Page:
In post-humanist studies of identity, otherness and exclusion – conducted within the de-anthropocentrism of the humanities – questions arise about the condition of non-human subjects (animals, plants, things) that gain the cultural and social status of Others. As non-human entities, they have a socializing value, cement interpersonal relations, attract people to certain places. They have performative, integrative and co-creating abilities. The posthumanistic “turn towards things” opens the room for the construction of their social (auto) biographies, a development which already has been taking place in contemporary children’s literature. The problem of the creation of (auto)biographies of non-human subjects is presented in this article on the example of the picture book Otto: The Autobiography of a Teddy Bear by Tomi Ungerer. The artist gives the non-anthropomorphized plush toy the status of a non-human subject and an active actor of social life as a medium of unoffi cial memory of the Holocaust. Ungerer consciously and innovatively uses the key determinants of the posthuman discourse, including intimate childhood experiences.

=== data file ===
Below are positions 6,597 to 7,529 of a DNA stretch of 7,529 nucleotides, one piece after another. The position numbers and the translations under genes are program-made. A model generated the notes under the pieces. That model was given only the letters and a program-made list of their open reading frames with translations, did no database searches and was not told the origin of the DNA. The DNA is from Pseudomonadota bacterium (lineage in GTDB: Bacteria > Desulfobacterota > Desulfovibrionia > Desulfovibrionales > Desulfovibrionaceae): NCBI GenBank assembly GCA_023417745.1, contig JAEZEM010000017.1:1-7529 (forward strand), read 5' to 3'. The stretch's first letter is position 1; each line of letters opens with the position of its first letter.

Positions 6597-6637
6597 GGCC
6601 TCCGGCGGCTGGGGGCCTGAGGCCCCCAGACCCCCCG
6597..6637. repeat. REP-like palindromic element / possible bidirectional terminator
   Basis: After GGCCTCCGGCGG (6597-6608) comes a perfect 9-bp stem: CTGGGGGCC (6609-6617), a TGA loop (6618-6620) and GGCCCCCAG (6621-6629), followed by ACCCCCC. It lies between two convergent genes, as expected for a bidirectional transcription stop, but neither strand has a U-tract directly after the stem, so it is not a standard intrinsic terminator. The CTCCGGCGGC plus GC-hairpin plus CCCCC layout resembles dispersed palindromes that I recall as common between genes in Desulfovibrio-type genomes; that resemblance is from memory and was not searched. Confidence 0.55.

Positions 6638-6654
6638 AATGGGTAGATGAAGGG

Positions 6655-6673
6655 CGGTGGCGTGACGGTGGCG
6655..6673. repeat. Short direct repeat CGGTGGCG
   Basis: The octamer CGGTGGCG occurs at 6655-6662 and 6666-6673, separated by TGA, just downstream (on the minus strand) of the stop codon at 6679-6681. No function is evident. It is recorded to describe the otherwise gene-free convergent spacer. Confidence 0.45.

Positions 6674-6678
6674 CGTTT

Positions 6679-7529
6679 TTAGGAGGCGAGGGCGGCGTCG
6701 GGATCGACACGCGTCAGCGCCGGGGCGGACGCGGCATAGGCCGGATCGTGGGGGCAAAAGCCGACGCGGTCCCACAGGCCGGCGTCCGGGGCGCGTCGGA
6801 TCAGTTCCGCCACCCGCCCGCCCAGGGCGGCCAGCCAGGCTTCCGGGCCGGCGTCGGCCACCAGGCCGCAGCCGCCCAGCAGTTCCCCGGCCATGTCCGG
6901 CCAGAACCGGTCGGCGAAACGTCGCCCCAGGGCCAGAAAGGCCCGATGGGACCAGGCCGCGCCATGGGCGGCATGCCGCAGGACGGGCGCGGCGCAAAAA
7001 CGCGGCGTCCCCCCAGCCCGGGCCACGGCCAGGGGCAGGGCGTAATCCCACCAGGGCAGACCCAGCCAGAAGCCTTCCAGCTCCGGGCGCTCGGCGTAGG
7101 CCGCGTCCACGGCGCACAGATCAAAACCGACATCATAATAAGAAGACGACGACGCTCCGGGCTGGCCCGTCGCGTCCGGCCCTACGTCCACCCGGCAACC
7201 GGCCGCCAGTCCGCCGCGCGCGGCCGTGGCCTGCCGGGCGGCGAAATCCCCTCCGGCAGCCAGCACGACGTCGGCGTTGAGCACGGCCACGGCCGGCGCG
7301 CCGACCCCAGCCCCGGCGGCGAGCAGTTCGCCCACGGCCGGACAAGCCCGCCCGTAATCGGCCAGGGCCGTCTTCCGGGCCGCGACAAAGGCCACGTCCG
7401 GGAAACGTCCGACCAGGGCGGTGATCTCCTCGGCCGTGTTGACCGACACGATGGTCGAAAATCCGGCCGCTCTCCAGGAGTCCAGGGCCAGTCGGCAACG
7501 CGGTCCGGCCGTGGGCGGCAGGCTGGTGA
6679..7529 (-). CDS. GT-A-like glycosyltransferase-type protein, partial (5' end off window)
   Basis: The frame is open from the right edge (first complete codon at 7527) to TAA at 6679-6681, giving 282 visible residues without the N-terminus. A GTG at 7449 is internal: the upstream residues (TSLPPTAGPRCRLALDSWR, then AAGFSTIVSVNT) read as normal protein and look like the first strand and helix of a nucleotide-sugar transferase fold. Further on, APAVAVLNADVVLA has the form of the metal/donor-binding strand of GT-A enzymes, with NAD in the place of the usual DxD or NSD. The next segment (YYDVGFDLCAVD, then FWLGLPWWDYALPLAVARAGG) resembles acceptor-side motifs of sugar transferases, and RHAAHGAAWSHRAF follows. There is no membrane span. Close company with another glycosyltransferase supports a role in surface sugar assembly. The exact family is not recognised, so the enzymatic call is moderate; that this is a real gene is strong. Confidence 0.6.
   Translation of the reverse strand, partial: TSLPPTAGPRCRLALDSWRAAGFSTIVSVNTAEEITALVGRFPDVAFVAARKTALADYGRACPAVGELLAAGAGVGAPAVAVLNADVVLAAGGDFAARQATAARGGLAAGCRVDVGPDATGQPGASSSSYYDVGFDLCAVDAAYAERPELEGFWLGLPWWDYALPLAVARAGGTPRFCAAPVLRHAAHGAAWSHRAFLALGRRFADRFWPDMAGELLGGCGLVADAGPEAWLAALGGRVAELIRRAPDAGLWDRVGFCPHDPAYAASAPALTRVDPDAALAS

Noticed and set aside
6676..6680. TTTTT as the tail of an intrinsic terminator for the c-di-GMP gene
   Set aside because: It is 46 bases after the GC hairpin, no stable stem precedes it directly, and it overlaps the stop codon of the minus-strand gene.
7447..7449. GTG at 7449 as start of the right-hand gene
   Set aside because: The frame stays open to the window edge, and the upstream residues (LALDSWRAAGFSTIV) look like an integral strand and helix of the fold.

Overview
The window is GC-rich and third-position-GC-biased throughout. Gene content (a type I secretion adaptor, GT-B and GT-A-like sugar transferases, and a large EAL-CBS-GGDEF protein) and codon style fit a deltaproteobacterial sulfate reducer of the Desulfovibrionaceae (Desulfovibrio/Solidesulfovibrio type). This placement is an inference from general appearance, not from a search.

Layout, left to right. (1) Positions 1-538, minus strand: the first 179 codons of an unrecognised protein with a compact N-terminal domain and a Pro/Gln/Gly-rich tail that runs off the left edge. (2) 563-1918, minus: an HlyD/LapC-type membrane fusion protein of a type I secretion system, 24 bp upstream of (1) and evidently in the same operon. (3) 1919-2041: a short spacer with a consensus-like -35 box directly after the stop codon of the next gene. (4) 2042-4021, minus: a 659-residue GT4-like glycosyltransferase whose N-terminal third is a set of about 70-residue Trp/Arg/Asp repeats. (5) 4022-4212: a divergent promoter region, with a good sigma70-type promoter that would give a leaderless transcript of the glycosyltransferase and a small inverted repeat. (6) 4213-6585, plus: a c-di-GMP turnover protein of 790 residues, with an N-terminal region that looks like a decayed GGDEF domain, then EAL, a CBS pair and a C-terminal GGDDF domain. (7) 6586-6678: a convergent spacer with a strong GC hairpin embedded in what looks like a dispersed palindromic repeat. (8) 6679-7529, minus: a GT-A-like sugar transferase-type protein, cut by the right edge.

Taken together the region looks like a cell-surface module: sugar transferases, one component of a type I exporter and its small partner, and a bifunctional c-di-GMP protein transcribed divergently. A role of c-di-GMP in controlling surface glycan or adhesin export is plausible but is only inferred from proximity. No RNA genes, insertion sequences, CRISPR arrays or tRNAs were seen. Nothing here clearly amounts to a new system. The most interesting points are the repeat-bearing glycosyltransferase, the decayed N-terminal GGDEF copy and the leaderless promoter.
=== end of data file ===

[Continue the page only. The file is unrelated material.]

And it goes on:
The paper presents well-known destructive obedience research which has been used as an unsuc- cessful attempt to explain the reasons behind the Holocaust using social psychology. It also com- ments on a psychological theory which is more pertinent for elucidating this phenomenon